Fantasy Football for Beginners

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Be sure to also check out: Fantasy Football for Beginners Pt. 2: Advanced Strategies

I chose to write this piece because I’ve seen the amount of joy and excitement that can be incited in an individual who never thought that they would care about fantasy football. It’s a spark that can quickly ignite into a full-blown inferno when they suddenly realize all of the fun they’ve been missing out on all this time.

Every year since I started playing fantasy, I have done my best to recruit a few newbies. Whether it was to replace a player in one of my leagues because they decided not to participate that year (a decision most of them later came to regret), or talking a friend into joining an office league, a league with other friends or their family league, etc. It comes down to the fact that we all have to start somewhere, and if you want to learn, it would be my sincerest pleasure to help you get started.

My intention is to provide you with the “Intro to Fantasy Football” crash course that I wish someone had written for me before going into my first season. I guarantee that the learning curve between a first time player like yourself and someone who has played casually for years is nowhere near as steep as you might think. The fact that you’re reading this article in the first place likely means that you’ve got what it takes.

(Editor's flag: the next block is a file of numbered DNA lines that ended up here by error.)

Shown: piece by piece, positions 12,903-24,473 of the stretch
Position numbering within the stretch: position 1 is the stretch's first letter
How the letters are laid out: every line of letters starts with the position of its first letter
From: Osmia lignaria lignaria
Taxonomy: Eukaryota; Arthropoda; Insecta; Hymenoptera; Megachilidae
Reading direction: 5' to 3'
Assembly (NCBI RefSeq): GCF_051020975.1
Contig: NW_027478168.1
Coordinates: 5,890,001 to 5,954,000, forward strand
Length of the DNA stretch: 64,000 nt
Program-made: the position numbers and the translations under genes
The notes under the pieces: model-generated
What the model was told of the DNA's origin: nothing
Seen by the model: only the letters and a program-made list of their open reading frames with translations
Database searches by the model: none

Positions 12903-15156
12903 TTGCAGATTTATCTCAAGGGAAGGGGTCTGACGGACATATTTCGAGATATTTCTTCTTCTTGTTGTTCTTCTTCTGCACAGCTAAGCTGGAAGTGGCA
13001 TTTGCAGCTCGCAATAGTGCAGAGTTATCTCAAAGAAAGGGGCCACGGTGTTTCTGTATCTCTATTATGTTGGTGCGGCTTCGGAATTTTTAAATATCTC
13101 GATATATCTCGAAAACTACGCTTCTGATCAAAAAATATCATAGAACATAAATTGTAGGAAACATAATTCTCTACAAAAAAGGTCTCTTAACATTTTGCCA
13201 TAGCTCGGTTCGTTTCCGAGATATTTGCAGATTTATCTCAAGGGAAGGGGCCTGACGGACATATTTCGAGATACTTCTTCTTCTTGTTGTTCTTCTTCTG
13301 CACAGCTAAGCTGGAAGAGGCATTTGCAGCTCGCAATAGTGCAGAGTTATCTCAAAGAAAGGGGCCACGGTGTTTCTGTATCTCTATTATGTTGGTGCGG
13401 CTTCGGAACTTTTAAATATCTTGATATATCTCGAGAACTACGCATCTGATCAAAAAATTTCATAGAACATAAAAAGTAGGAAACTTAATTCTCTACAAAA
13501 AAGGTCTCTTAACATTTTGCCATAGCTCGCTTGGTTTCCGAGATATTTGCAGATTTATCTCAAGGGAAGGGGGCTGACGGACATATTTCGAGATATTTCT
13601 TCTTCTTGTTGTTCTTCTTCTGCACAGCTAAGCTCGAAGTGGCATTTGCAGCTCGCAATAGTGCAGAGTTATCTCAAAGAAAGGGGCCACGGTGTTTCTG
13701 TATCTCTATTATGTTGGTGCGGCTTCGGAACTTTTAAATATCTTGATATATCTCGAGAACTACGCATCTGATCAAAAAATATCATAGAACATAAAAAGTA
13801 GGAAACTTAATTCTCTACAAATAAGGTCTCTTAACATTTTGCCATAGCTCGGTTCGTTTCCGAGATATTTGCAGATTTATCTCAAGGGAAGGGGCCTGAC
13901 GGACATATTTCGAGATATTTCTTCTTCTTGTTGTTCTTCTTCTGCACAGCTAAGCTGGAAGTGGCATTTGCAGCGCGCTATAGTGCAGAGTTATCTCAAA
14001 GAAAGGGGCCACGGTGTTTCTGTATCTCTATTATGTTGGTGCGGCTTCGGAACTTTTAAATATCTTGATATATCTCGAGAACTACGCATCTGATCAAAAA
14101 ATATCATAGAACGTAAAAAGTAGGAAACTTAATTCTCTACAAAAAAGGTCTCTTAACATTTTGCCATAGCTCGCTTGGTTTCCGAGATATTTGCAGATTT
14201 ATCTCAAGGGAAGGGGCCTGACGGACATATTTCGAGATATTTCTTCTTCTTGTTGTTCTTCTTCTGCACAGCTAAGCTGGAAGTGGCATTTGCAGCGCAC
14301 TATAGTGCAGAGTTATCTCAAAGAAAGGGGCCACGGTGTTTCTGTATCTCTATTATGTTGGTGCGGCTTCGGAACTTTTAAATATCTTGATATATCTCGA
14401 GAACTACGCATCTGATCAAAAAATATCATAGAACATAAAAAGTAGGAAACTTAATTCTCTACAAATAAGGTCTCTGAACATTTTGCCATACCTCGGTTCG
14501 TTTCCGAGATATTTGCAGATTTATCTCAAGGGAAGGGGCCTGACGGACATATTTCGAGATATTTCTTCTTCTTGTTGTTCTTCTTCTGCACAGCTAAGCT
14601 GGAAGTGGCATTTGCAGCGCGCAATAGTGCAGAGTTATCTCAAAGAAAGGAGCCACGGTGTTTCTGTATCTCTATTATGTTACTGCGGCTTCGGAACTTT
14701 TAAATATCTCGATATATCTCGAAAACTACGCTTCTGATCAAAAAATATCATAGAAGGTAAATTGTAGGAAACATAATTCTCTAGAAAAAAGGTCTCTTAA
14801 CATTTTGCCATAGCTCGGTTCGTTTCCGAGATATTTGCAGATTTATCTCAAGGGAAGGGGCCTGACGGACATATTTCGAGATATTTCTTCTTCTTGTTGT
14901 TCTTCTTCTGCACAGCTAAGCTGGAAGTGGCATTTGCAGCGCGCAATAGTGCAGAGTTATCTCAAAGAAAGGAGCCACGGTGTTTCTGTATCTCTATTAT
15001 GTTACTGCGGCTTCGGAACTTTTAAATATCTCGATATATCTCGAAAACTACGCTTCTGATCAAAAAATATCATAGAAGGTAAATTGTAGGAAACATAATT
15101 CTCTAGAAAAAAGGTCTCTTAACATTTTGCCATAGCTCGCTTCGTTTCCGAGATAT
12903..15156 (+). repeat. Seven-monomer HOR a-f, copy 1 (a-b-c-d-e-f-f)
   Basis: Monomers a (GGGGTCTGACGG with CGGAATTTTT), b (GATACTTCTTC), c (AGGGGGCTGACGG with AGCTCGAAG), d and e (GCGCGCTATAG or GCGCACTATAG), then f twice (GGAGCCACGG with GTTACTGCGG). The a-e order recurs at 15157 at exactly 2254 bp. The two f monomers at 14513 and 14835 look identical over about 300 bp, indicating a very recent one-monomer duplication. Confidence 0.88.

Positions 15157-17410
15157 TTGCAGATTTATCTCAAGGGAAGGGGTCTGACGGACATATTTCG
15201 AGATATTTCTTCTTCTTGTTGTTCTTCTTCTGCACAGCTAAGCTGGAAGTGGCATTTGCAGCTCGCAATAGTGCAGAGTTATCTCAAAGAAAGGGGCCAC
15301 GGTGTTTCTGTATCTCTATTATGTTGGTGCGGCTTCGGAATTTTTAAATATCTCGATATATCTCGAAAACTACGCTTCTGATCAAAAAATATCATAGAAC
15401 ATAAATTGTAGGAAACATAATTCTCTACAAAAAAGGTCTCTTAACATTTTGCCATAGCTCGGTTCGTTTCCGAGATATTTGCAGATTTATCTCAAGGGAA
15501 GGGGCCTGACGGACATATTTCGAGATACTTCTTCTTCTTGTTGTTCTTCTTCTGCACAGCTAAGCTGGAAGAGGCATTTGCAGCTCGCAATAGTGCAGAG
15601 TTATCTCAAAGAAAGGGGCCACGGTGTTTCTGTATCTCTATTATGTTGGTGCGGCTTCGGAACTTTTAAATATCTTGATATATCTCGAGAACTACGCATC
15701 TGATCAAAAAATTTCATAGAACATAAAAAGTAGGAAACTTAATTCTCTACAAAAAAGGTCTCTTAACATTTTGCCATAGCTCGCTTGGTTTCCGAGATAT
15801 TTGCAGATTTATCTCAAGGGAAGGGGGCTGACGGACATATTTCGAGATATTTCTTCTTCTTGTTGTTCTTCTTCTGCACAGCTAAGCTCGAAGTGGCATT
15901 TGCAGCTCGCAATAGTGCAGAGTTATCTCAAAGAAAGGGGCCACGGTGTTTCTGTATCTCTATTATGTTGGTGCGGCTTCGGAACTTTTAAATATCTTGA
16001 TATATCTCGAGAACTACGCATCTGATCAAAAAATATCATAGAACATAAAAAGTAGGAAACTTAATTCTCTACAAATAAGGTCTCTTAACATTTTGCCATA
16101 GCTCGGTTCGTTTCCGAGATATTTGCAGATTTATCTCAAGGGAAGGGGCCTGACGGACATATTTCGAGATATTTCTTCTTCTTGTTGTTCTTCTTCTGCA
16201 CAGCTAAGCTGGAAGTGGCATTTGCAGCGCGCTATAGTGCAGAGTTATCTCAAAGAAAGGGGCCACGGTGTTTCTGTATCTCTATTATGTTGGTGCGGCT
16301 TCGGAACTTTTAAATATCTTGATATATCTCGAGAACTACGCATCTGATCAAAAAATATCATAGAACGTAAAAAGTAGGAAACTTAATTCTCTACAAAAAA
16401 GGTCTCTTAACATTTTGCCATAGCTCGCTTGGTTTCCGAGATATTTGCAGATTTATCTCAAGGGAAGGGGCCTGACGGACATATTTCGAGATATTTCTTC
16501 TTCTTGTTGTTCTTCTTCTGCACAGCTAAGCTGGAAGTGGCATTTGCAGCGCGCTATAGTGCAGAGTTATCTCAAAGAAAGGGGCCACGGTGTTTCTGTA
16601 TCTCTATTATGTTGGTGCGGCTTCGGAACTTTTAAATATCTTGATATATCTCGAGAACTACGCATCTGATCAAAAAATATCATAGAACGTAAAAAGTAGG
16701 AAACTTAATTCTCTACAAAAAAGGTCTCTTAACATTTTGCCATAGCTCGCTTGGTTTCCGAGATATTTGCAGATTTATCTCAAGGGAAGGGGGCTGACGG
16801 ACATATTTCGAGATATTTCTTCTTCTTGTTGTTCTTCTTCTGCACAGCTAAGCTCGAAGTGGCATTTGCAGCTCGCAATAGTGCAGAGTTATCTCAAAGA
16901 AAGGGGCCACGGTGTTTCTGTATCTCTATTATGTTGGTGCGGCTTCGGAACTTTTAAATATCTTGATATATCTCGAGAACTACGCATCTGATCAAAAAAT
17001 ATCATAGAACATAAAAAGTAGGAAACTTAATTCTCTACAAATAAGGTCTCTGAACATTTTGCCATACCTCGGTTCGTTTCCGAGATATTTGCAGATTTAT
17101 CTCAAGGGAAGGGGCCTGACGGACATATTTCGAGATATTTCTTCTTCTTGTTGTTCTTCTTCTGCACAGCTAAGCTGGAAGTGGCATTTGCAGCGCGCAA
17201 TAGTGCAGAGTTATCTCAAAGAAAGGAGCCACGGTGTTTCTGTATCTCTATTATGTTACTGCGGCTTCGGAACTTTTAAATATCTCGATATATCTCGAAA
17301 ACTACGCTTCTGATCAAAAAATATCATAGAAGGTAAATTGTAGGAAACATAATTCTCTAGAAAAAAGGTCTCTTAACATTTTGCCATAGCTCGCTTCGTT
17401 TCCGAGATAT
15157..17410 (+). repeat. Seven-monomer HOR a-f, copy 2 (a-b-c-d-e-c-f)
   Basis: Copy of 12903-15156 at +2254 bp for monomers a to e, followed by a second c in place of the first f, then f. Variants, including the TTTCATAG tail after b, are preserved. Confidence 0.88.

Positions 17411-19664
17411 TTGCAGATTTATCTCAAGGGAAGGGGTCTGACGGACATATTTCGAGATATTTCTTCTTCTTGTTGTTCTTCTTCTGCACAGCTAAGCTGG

Things that you should know:

1. It helps tremendously if you do some preparation before your draft.
A fantasy draft is like a game of poker except there’s no dealer. Instead, all of the cards are face up and their values are less than clear. You take turns selecting the cards (players) that you want, based on how valuable you think that they can be in building the best overall hand (roster). The more preparation you do in advance, the easier it is to draft what SHOULD be a great team. Just bear in mind that these fantasy points are generated by real people playing a sport with far too many variables to ever be 100% sure of their exact value over an entire season. The best that you can hope for are well educated and researched opinions.